But in the end, what I take away from the runway goes far beyond the actual clothes and accessories being presented. It could be an overriding tone and mood, proportion, silhouette, or styling trick (like wearing boots for evening, or simply tying a long narrow scarf around your neck) that I can easily adapt and apply to my own wardrobe (because let’s face it, who goes out to buy a new wardrobe each season?).

One designer who is always fertile ground for inspiration is Dries Van Noten. Many of us have leopard coats and schoolboy blazers in our closets. But you might not have thought to combine them the way he did, adeptly playing masculine off feminine. (adding rep stripes, feathers, faux furs, snakeskin, pearls, and gold leather). He adeptly played masculine off feminine and made it all look womanly, sophisticated, and believable.

Miuccia Prada is always another great source, with her inventive layering and unexpected off the cuff mixes of high and low, practical and fanciful, day and night, masculine and feminine, ordinary and extraordinary, hard and soft. I also loved the way that similar mix played out on the runways of Valentino and Louis Vuitton. Another good idea was the way Phoebe Philo layered full trousers beneath dresses at Celine.

It’s been said that fashion is all about proportion, and boy were there ever interesting proportions being proposed on runways. While most of us generally want to look as toned and svelte as possible, it’s fun to change it up and experiment from time to time. It’s another option and it was all over the runways. So, why not just take pieces that are a bit too large (but which you never had tailored), and put them together in a new interesting way?

Or how about raiding your husband/boyfriend/significant other’s closets? My husband doesn’t know it yet, but I’m planning to ‘share’ his khaki Armani and Burberry trenches in the upcoming season.

Of course, nothing changes a silhouette as efficiently or as instantly as cinching the waist of a coat, jacket, dress, or sweater, with a belt. Statement making, sometimes corseted belts were all over recent runways. I will get plenty of mileage out of my amazing gold buckled Celine belt from pre-fall 2013. And considering what I paid for it, that’s a good thing lol.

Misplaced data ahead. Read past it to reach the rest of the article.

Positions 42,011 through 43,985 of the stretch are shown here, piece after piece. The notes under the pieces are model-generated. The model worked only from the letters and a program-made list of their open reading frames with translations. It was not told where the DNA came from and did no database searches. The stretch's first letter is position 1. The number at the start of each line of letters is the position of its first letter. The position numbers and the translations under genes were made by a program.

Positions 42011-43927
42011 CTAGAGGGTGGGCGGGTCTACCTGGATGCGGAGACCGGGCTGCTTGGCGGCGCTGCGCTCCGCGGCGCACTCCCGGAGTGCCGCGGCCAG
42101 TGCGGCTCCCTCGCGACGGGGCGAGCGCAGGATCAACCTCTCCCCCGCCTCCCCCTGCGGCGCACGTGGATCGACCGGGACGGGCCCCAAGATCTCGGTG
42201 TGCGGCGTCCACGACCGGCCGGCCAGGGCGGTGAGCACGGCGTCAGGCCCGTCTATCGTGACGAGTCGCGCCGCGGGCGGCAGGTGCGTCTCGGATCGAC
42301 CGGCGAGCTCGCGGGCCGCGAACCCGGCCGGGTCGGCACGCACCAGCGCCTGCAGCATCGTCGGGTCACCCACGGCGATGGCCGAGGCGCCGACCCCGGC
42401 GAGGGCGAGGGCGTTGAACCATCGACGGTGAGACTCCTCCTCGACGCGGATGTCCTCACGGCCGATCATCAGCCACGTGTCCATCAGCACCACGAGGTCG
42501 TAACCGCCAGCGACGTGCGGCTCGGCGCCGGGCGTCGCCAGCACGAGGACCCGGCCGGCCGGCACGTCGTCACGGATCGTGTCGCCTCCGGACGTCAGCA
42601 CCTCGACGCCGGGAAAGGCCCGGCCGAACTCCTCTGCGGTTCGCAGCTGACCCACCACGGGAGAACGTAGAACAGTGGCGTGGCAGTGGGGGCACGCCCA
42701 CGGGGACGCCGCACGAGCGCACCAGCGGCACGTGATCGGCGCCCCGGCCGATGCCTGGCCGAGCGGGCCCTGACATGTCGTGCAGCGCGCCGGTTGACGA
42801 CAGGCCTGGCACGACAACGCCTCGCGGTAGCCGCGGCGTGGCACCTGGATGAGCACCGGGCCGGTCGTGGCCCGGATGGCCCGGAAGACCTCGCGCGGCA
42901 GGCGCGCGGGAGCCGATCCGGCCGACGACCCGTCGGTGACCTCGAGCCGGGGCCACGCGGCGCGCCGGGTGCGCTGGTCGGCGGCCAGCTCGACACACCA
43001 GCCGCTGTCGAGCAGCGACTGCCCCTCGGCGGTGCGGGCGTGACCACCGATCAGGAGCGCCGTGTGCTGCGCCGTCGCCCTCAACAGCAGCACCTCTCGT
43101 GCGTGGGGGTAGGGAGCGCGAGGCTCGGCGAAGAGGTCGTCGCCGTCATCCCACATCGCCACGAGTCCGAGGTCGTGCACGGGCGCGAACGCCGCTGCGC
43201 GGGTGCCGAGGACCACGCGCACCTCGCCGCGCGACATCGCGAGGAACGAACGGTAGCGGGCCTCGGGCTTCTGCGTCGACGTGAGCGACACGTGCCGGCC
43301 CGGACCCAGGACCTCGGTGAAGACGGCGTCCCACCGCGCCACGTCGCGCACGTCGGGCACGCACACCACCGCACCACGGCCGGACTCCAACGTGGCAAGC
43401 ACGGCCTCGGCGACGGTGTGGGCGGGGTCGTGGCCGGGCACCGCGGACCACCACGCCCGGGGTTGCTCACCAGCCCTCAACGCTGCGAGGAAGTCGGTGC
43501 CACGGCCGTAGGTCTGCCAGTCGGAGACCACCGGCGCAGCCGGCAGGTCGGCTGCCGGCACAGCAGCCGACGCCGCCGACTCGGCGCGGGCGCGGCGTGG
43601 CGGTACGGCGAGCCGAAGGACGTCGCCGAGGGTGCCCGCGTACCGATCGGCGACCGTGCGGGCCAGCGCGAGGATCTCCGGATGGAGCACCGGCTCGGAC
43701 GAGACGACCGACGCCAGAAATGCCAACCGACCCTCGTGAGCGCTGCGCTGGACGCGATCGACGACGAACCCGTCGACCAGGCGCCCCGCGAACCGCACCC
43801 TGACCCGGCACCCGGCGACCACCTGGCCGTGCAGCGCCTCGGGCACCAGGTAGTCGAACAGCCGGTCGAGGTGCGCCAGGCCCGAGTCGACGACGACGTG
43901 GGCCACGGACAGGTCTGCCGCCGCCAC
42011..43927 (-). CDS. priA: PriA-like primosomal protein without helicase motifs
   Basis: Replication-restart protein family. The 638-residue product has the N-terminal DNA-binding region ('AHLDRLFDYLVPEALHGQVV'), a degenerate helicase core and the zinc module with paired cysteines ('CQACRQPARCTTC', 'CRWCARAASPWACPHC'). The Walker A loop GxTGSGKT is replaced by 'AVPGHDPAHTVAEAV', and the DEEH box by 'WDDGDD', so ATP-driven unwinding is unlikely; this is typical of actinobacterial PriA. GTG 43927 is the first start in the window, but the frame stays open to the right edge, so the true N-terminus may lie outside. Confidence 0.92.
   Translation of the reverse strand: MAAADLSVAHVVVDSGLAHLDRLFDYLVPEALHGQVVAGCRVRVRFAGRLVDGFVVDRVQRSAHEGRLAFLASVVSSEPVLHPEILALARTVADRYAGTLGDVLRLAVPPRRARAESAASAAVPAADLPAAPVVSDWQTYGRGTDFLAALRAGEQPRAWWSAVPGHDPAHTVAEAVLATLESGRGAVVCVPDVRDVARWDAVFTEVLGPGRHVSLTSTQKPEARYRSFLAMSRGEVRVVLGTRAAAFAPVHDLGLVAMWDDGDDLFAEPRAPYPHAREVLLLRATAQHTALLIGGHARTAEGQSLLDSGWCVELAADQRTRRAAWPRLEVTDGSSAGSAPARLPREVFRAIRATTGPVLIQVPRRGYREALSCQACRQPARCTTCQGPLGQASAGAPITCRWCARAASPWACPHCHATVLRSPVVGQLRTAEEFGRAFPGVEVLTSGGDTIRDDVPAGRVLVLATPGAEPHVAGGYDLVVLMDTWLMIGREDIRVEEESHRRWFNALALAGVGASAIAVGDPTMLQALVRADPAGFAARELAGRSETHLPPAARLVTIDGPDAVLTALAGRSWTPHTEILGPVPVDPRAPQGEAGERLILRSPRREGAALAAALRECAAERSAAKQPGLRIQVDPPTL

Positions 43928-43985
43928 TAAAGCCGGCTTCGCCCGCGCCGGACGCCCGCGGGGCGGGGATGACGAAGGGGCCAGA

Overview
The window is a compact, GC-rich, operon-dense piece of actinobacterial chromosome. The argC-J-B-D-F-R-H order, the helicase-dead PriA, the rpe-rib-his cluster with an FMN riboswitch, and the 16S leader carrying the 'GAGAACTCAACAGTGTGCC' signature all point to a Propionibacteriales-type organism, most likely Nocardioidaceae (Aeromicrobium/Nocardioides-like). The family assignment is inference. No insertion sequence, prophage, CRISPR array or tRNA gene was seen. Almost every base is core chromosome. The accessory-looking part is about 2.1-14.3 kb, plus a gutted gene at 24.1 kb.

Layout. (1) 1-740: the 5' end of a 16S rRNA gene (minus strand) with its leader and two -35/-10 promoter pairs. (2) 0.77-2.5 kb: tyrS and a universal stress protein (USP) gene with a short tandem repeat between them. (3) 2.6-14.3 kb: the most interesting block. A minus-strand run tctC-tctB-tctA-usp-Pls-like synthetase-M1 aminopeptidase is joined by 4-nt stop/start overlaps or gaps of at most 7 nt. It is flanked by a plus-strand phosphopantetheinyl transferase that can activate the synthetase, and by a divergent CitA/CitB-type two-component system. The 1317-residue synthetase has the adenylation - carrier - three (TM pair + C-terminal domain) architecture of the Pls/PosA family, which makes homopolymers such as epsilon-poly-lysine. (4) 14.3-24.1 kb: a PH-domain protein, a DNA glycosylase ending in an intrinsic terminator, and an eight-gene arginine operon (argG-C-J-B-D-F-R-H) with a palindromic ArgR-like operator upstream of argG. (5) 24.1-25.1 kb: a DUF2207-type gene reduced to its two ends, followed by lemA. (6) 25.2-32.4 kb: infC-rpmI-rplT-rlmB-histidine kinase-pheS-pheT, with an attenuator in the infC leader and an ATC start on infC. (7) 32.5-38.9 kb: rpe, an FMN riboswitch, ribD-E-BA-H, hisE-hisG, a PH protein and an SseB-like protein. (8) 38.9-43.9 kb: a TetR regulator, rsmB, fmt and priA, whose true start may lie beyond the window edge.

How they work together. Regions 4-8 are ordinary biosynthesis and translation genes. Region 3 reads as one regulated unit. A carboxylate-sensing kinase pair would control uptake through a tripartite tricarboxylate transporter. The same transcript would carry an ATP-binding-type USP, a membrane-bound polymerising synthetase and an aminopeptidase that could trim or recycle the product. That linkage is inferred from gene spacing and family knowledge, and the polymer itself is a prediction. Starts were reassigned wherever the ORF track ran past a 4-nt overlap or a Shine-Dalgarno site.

Past articles:

Spring/Summer 2016 Report
Fall/Winter 2015 Report
Spring/Summer2015 Report
Fall/Winter 2014 Report
Spring/Summer2014 Report
Fall/Winter2013 Report
Spring/Summer2013 Report
Fall/Winter2012 Report
Spring/Summer2012 Report
Fall/Winter 2011 Report
Spring/Summer 2011 Report
Fall/Winter 2010 Report
Spring/Summer 2010 Report
Fall/Winter 2009 Report
Spring/Summer 2009 Report
Fall/Winter 2008 Report
Spring/Summer 2008 Report
Fall/Winter 2007 Report
Spring/Summer 2007 Report
Fall/Winter 2006 Report
Spring/Summer 2006 Report
Bernadine Morris "Ten Best Looks" of the Spring 2006 Season
Fall/Winter 2005 Report
Bernadine Morris's "10 Best Looks" of the Fall 2005 Season
Sprijng/Summer 2005 Report
Bernadine Morris's "10 Best Looks" of the Spring 2005 Season

Fall/Winter 2004 Report
Bernadine Morris's "10 Best Looks" of the Fall 2004 Season
Spring/Summer 2004 Report
Bernadine Morris's "10 Best Looks" of the Spring 2004 Season
Fall/Winter 2003 Report

Spring/Summer 2003 Report